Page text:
There are many health benefits of selenium, even though it was only officially recognized as essential for human health in 1990. Since then, a great deal of publicity has been given to this trace mineral. This article reviews current research about the most widely recognized health benefits of selenium. One area of research relates to the way selenium seems to boost immunity and aid the respiratory system. This has broad public health implications.
This article includes research relating to the following health benefits of selenium:
- Selenium and respiratory infections
- Selenium for weight loss, diabetes, and metabolism
- Selenium and cancer
- Selenium may ward off prostate cancer
- Selenium may reduce bladder cancer risk
- Selenium and ovarian cancer
- Selenium and male fertility
- Selenium for hair
- Selenium and the brain
- Selenium and diabetes
Overview of the Health Benefits of Selenium
Selenium is a mineral required by the human body in small, trace amounts; however, it can make a big impact on longevity and health. Selenium helps regulate hormones involved in thyroid function, and one of the most important benefits is that it has antioxidant properties. The National Institute of Health’s Selenium Fact Sheet for Health Professionals also states: “Selenium, which is nutritionally essential for humans, is a constituent of more than two dozen selenoproteins that play critical roles in reproduction, thyroid hormone metabolism, DNA synthesis, and protection from oxidative damage and infection.”
Related article: Trace Mineral Deficiency – 9 Facts you Need to Know
Selenium intake may be associated with reduced cancer risk and appears to be a key nutrient that slows HIV progression to AIDS. It is required for sperm motility (the ability of sperm to move properly) and may reduce the risk of miscarriage. Selenium deficiency has been linked to poor mood. Some findings suggest that selenium deficiency may put people more at risk for heart diseases. Also, some medications can have a negative effect on selenium levels.
Studies show that there are health benefits related to selenium such as reduced risks due to respiratory infections—especially in the elderly. Others have shown that moderate selenium supplementation may reduce the risk of developing certain forms of cancer. This article notes that people should not take megadoses of selenium.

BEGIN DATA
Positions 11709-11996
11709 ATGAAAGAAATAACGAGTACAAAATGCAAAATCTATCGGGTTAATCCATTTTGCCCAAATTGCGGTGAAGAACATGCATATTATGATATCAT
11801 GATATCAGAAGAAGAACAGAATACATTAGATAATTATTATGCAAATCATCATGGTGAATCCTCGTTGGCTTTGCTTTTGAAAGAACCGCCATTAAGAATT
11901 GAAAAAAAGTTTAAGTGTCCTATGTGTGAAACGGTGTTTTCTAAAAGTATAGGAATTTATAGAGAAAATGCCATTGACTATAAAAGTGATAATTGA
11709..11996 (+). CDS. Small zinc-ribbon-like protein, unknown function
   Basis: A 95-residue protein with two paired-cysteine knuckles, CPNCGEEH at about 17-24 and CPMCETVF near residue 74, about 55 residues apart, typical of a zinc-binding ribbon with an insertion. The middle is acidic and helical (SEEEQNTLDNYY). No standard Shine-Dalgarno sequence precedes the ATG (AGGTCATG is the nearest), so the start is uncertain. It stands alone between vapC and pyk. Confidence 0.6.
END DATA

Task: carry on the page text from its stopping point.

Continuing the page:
RDA for Selenium
Keep in mind that selenium is a trace element, which means that large doses are not advisable because of long-term side effects from taking too much. In other words, think of it as not too much, not too little; you want “just right.” The current recommended dietary allowance (RDA) for selenium for healthy individuals consuming a mixed North American diet is:
- Children: 20 mcg
- Males (11-18): 50 mcg
- Males (adults): 70 mcg
- Females: 55 mcg
- Pregnant: 65 mcg
- Lactating (1st 6 mos.): 75 mcg
A deficiency of selenium can contribute to many conditions, including:
- Dry skin
- The development of cataracts
- Affect the efficiency of vitamin E utilization
- Hair loss
- Certain types of cancer
Margaret Rayman, professor of nutritional medicine at the University of Surrey, found that Selenium levels were significantly lower in Europeans than those in North Americans due to selenium-depleted European soil. She stated that probably the strongest link between selenium and health would be the effect on cancer risk.
Selenium Toxicity and the Benefit of Balance
Minerals and trace minerals are known to aid each other in their respective functions in the body. Many body processes depend on a particular mineral or trace mineral, and those processes require another essential element at the same time because they affect each other. It is important to keep minerals and trace minerals in balance because they can each help prevent toxicity problems with other elements. Selenium is a good example of these complex interrelationships. According to the Physicians Desk Reference (PDR), selenium has been shown to diminish the effects of two toxic minerals, cadmium and arsenic. (Source: PDR for Nutritional Supplements, pg. 417.)
As mentioned in the RDA section of this article, it is important to note that selenium is a trace element and mega doses are not advisable. Selenium risks would show on a graph in a U-shaped curve where people can have health problems when they get either too little or too much.
For people who have healthy levels of selenium in their blood, there are clear risks of supplementing too much. There are health supplements on the market that irresponsibly dose at many times the RDA. Instead, people who choose to supplement should select a more moderate amount over time.
Selenium researcher, Professor Margaret Rayman explains, and her findings are summarized in this article: